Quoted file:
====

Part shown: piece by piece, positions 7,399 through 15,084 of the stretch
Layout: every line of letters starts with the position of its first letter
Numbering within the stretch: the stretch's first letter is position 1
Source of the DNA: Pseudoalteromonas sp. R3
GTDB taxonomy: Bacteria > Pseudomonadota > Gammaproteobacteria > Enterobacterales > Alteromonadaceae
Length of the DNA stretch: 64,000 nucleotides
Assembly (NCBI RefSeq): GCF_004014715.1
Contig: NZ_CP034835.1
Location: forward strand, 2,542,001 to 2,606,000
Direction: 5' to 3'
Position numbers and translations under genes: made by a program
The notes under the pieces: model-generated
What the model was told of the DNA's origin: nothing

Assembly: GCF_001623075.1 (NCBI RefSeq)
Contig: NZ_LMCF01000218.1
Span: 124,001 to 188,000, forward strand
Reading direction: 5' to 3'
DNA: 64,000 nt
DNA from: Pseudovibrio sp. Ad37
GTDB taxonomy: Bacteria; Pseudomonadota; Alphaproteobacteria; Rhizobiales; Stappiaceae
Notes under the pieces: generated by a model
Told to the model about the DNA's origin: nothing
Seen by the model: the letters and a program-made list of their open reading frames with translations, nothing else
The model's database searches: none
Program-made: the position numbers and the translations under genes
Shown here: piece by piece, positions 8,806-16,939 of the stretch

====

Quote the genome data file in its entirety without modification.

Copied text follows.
Part shown: piece by piece, positions 7,399 through 15,084 of the stretch
Layout: every line of letters starts with the position of its first letter
Numbering within the stretch: the stretch's first letter is position 1
Source of the DNA: Pseudoalteromonas sp. R3
GTDB taxonomy: Bacteria > Pseudomonadota > Gammaproteobacteria > Enterobacterales > Alteromonadaceae
Length of the DNA stretch: 64,000 nucleotides
Assembly (NCBI RefSeq): GCF_004014715.1
Contig: NZ_CP034835.1
Location: forward strand, 2,542,001 to 2,606,000
Direction: 5' to 3'
Position numbers and translations under genes: made by a program
The notes under the pieces: model-generated
What the model was told of the DNA's origin: nothing

Assembly: GCF_001623075.1 (NCBI RefSeq)
Contig: NZ_LMCF01000218.1
Span: 124,001 to 188,000, forward strand
Reading direction: 5' to 3'
DNA: 64,000 nt
DNA from: Pseudovibrio sp. Ad37
GTDB taxonomy: Bacteria; Pseudomonadota; Alphaproteobacteria; Rhizobiales; Stappiaceae
Notes under the pieces: generated by a model
Told to the model about the DNA's origin: nothing
Seen by the model: the letters and a program-made list of their open reading frames with translations, nothing else
The model's database searches: none
Program-made: the position numbers and the translations under genes
Shown here: piece by piece, positions 8,806-16,939 of the stretch